Upon my return to America in July, 1919, I found a job awaiting me. American churchmen at that time were dreaming great dreams. The world was to be made safe for democracy. President Wilson’s hope was to become reality. To that end, they had organized the Interchurch World Movement, and as a first step a worldwide survey was to be made. I was offered the position of director of the North Dakota Rural Survey.

In our next podcast, we will continue with part 20 of “The Call to the MInistry: Years of Wandering”.


Now, if you have come across this podcast, and do not know the Lord Jesus Christ as your Saviour, allow me to show you how.

First, accept the fact that you are a sinner, and that you have broken God’s law. The Bible says in Romans 3:23: “For all have sinned and come short of the glory of God.”

Second, accept the fact that there is a penalty for sin. The Bible states in Romans 6:23: “For the wages of sin is death…”

Third, accept the fact that you are on the road to hell. Jesus Christ said in Matthew 10:28: “And fear not them which kill the body, but are not able to kill the soul: but rather fear him which is able to destroy both soul and body in hell.” Also, the Bible states in Revelation 21:8: “But the fearful, and unbelieving, and the abominable, and murderers, and whoremongers and sorcerers, and idolaters, and all liars, shall have their part in the lake which burneth with fire and brimstone: which is the second death.”

Now this is bad news, but here’s the good news. Jesus Christ said in John 3:16: “For God so loved the world, that he gave his only begotten Son, that whosoever believeth in him should not perish, but have everlasting life.” Just believe in your heart that Jesus Christ died for your sins, was buried, and rose from the dead by the power of God for you so that you can live eternally with Him. Pray and ask Him to come into your heart today, and He will.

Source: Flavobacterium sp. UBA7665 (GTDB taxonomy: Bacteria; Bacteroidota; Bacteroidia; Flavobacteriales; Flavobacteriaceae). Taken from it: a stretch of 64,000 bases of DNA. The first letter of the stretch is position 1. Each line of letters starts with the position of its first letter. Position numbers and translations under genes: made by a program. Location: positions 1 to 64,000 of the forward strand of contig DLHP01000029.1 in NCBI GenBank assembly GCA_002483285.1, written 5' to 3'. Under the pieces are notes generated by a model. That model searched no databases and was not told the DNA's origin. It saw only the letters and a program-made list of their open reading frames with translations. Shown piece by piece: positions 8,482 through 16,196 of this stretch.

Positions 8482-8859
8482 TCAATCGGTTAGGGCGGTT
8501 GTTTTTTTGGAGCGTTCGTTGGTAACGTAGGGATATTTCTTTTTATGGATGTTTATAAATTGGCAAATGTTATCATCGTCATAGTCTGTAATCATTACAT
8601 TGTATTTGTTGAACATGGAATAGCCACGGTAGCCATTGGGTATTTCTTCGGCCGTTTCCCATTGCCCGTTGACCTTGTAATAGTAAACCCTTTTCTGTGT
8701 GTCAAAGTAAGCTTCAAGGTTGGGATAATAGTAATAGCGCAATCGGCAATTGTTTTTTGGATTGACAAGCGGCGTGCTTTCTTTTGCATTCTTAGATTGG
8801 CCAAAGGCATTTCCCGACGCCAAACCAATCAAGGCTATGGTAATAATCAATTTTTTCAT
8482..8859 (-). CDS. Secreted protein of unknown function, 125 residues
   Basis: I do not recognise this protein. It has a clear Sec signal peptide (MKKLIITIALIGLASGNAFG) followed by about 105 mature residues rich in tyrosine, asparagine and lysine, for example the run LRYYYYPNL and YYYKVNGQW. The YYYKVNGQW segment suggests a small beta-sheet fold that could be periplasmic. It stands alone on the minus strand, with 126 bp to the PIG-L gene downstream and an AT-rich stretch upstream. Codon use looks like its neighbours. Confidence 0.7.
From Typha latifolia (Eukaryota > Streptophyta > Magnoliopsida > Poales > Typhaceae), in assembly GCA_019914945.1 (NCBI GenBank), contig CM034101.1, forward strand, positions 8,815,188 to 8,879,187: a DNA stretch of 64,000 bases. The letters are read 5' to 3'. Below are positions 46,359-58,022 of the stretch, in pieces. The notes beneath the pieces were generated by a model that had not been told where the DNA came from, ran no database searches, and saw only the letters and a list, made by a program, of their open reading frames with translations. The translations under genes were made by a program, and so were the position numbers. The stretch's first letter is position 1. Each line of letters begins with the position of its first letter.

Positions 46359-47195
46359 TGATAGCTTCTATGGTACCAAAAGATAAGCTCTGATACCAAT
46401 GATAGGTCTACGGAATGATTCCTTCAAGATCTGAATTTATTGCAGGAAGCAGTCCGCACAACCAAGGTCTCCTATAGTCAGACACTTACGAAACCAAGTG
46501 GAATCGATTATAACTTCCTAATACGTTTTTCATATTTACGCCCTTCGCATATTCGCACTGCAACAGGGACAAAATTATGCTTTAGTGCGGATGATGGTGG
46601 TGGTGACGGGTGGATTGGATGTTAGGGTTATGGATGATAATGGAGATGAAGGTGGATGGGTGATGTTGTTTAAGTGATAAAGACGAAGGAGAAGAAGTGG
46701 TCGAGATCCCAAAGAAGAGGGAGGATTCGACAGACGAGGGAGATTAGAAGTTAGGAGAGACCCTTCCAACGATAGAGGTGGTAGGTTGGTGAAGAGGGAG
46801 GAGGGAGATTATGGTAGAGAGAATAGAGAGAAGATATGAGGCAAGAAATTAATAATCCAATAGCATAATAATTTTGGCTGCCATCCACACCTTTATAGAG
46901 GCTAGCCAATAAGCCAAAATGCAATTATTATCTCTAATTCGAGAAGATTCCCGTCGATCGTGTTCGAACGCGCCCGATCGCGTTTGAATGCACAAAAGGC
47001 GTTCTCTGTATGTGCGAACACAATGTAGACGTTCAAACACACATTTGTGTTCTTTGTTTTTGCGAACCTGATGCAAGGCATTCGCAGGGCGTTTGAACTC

Romans 10:9-13 says, “That if thou shalt confess with thy mouth the Lord Jesus, and shalt believe in thine heart that God hath raised him from the dead, thou shalt be saved. For with the heart man believeth unto righteousness; and with the mouth confession is made unto salvation. For the scripture saith, Whosoever believeth on him shall not be ashamed. For there is no difference between the Jew and the Greek: for the same Lord over all is rich unto all that call upon him. For whosoever shall call upon the name of the Lord shall be saved.”

Until next time, my friend, please keep in mind these reasons to believe. God bless!

Daniel Whyte III has spoken in meetings across the United States and in over twenty-five foreign countries. He is the author of over forty books including the Essence Magazine, Dallas Morning News, and national bestseller, Letters to Young Black Men. He is also the president of Gospel Light Society International, a worldwide evangelistic ministry that reaches thousands with the Gospel each week, as well as president of Torch Ministries International, a Christian literature ministry.

He is heard by thousands each week on his radio broadcasts/podcasts, which include: The Prayer Motivator Devotional, The Prayer Motivator Minute, as well as Gospel Light Minute X, the Gospel Light Minute, the Sunday Evening Evangelistic Message, the Prophet Daniel’s Report, the Second Coming Watch Update and the Soul-Winning Motivator, among others.

He holds a Bachelor’s Degree in Theology from Bethany Divinity College, a Bachelor’s degree in Religion from Texas Wesleyan University, a Master’s degree in Religion, a Master of Divinity degree, and a Master of Theology degree from Liberty University’s Rawlings School of Divinity (formerly Liberty Baptist Theological Seminary). He is currently a candidate for the Doctor of Ministry degree.

He has been married to the former Meriqua Althea Dixon, of Christiana, Jamaica since 1987. God has blessed their union with seven children.